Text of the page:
The February installment of the Integrative Medicine Grand Rounds will be presented by four Osher Pilot Awardees from past years. Each awardee will discuss their Osher funded pilot project and subsequent updates on their research.
The Osher Pilot Research Award program provides seed grants to support collaborative projects consistent with the Osher Center thematic areas of musculoskeletal health, healthy aging, and mind-body exercise. The aim is to provide early funding for innovative projects in the field of integrative medicine including basic, translational, and clinical research. The Request for Applications is now Open for 2018 awards.
The following projects will be presented at the February 6th Integrative Medicine Grand Rounds:
A Novel Mind-Body Program for Grieving Older Adults: Development and Initial Piloting
Presenter: Eric Bui, MD, PhD is an Assistant Professor of Psychiatry at Harvard Medical School and currently serves as the Interim Director for Research at the Center for Anxiety and Traumatic Stress Disorders and Complicated Grief Program at the Massachusetts General Hospital, as well as the Associate Director for Research at Home Base, a Red Sox Foundation and Massachusetts General Hospital program. His research focuses on improving our understanding and treatment of stressor-related conditions, such as PTSD and Complicated Grief. He has published over 120 scientific papers and book chapters in the field and currently serves on the Board of Directors of the International Society for Traumatic Stress Studies.
Ecological Momentary Assessment of the Relationships between Sleep Disturbance, Hypothalmic-Pituitary-Adrenal Axis Function, and Pain in Fibromyalgia Patients: The Impact of Daily Yoga-Based Exercise
Presenter: Kristin L. Schreiber, MD, PhD is a translational pain researcher with a background in Neuroscience. Her research focuses on the development of chronic pain after surgical injury and inflammation, with a goal to translate knowledge of the important mechanistic pathways to prevent the development of chronic pain in humans in the perioperative setting. She studies the mechanisms by which individual differences in psychosocial processing and nociceptive sensitivity lead to enhanced pain propensity and longevity in some people, but not others. With accurate measurement and understanding of these differences, prospective identification of individuals at highest risk of pain persistence may allow the processes underlying this propensity to be averted through preventive perioperative treatment. In collaboration with several investigators in many departments across the Harvard system, she also investigates mechanisms of pain processing, and how these differ between individuals with chronic pain using fMRI, sleep analysis, digital pills and quantitative sensory testing in humans, as well as how these may be modulated by non-opioid analgesic techniques including distraction, mindfulness, music and yoga-based exercise.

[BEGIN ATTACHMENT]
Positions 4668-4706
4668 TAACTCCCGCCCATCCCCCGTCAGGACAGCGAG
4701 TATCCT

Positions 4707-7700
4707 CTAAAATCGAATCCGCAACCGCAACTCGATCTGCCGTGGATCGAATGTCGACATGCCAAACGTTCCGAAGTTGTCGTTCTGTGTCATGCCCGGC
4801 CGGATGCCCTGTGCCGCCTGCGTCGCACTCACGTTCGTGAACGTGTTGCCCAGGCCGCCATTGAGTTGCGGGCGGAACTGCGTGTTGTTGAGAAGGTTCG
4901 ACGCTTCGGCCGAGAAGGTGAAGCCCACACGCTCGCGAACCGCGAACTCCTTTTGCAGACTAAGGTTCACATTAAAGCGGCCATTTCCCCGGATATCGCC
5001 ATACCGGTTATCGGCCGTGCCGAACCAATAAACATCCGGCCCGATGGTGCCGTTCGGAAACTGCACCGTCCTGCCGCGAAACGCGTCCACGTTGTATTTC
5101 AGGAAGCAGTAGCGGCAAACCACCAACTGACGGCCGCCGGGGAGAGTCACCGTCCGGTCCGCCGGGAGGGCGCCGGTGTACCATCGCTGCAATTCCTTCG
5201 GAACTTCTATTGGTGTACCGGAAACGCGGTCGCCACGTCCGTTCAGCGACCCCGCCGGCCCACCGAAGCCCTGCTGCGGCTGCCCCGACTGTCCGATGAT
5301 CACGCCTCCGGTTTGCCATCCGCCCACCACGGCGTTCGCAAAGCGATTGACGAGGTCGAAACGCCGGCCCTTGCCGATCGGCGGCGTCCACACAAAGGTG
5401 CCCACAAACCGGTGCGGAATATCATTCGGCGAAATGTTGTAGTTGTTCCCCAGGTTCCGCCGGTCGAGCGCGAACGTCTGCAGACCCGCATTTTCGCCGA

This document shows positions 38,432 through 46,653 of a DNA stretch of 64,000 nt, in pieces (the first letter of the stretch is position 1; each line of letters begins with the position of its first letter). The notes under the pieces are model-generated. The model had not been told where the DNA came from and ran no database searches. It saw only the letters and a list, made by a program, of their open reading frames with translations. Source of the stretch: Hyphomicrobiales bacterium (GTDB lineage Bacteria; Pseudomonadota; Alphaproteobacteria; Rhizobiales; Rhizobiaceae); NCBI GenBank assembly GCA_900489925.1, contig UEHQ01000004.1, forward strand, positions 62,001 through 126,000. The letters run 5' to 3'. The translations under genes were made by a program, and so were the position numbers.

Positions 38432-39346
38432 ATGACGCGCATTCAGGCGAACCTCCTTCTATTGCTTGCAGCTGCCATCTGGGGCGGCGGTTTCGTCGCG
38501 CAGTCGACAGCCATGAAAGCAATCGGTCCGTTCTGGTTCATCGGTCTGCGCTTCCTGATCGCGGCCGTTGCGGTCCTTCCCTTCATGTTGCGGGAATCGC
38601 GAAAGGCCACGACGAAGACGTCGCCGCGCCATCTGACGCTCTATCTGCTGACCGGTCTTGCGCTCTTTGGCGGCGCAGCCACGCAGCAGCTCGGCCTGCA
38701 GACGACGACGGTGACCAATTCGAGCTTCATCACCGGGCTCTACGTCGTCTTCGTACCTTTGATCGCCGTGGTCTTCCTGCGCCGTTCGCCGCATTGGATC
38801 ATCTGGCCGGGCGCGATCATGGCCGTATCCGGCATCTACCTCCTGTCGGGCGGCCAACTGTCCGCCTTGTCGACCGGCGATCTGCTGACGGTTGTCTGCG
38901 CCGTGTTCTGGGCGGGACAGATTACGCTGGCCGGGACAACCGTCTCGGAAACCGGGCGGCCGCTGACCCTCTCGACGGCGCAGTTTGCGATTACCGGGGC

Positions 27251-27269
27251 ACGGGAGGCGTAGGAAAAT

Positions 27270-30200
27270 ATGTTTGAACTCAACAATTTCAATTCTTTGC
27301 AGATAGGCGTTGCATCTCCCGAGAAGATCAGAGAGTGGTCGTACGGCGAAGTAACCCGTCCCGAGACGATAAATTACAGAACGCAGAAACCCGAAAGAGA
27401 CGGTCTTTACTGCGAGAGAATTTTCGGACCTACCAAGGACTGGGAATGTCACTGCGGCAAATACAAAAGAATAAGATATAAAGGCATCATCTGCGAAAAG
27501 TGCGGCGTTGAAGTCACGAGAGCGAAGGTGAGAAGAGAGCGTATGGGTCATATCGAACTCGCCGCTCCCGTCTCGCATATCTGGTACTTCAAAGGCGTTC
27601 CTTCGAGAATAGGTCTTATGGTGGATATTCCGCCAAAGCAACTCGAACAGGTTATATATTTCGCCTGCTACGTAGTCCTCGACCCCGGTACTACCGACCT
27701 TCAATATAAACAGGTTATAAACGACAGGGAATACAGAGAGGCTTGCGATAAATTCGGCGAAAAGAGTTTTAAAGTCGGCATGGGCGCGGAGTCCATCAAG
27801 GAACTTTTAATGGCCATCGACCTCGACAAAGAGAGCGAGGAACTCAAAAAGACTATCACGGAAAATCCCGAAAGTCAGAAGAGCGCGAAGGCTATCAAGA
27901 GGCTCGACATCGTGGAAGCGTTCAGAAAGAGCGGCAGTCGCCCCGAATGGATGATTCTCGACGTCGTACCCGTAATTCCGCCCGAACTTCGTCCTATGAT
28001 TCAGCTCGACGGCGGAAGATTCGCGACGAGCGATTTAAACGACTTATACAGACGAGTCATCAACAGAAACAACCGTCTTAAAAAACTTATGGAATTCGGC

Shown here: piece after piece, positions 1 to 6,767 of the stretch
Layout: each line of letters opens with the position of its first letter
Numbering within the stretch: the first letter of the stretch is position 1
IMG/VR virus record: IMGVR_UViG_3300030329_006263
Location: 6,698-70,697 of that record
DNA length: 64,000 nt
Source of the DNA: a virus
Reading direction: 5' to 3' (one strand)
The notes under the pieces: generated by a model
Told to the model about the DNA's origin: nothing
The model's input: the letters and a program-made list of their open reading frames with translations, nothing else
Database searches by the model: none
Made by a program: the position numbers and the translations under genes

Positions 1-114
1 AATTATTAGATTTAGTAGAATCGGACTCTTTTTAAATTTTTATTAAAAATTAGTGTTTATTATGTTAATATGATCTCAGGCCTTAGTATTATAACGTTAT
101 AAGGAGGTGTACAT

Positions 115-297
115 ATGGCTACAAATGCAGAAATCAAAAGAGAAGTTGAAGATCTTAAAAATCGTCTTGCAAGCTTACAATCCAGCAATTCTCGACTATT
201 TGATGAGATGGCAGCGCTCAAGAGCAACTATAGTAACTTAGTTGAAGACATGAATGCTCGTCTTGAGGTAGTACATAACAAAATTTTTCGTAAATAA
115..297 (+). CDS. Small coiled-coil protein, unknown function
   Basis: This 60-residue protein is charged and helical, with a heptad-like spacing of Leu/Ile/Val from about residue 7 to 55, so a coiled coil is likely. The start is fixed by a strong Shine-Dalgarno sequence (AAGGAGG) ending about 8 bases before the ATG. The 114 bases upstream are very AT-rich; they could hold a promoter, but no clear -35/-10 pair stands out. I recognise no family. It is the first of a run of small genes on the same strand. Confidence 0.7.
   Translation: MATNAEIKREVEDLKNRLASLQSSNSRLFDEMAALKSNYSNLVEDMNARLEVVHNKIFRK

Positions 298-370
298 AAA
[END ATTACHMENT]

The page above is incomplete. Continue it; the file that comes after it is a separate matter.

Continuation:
Integrated Yoga / Meditation-Based Therapy for Complex Sleep Apnea
Presenter: Amit N. Anand, MD is a faculty member in the Division of Pulmonary, Critical Care and Sleep Medicine at Beth Israel Deaconess Medical Center and an Instructor in Medicine at Harvard Medical School. He received his Bachelor in Medicine, Bachelor in Surgery (M.B.B.S.) Degree from Seth G.S. Medical College and King Edward Memorial Hospital in Bombay, India. Dr. Anand’s current research project is titled “Integrated Yoga / Meditation-Based Therapy for Complex Sleep Apnea” for which he received funding from the Osher Pilot Research Grant Award. Dr. Anand performed previous research, from 1997-2005, as a co-investigator assessing the Cardiovascular Consequences of Obstructive Sleep Apnea, focused on the effects of intermittent and sustained hypoxia on autonomic tone and peripheral vascular control of blood pressure. He was also a co-investigator on a research project assessing the role of inducible nitric oxide synthase in regulation of the immune response by rat lung macrophages from 1996-1997. Dr. Anand has co-authored numerous publications and chapters.
Relation of DNA Methylation and Molecular Markers to Health and Well-being in Aging
Presenter: Olivia Okereke, MD, MS is a Board-certified geriatric psychiatrist and Associate Professor of Psychiatry and Associate Professor of Epidemiology at Harvard Medical School and the Harvard T. H. Chan School of Public Health. She is Director of Geriatric Psychiatry and Director (Research) of the Geriatric Psychiatry Clinical and Research Program at Massachusetts General Hospital. Dr. Okereke’s programmatic goals are: (1) to identify modifiable risk factors involved in adverse mental aging and (2) to translate and apply knowledge gained into strategies for large-scale prevention of late-life depression and cognitive decline. Her research portfolio has been supported by numerous National Institutes of Health, University and foundation awards. Currently, she is: evaluating the role of dietary factors, such as vitamin D and omega-3, along with novel biologic markers in relation to risk of late-life cognitive decline and depression; testing effects of nutritional interventions on late-life mood in large-scale randomized trial settings; and addressing relations of later-life depression and anxiety to molecular markers of biological aging, with attention to their potential contributions to disparities in health and aging. Dr. Okereke is active in efforts to promote knowledge in geriatric mental health. She regularly provides education on healthy brain aging at community centers, Councils on Aging, and senior centers around Massachusetts. She has served on both the Board of Directors and the Medical & Scientific Advisory Committee of the Massachusetts/New Hampshire Chapter of the Alzheimer’s Association, and has been a Past Chair of the Chapter’s Annual Meeting.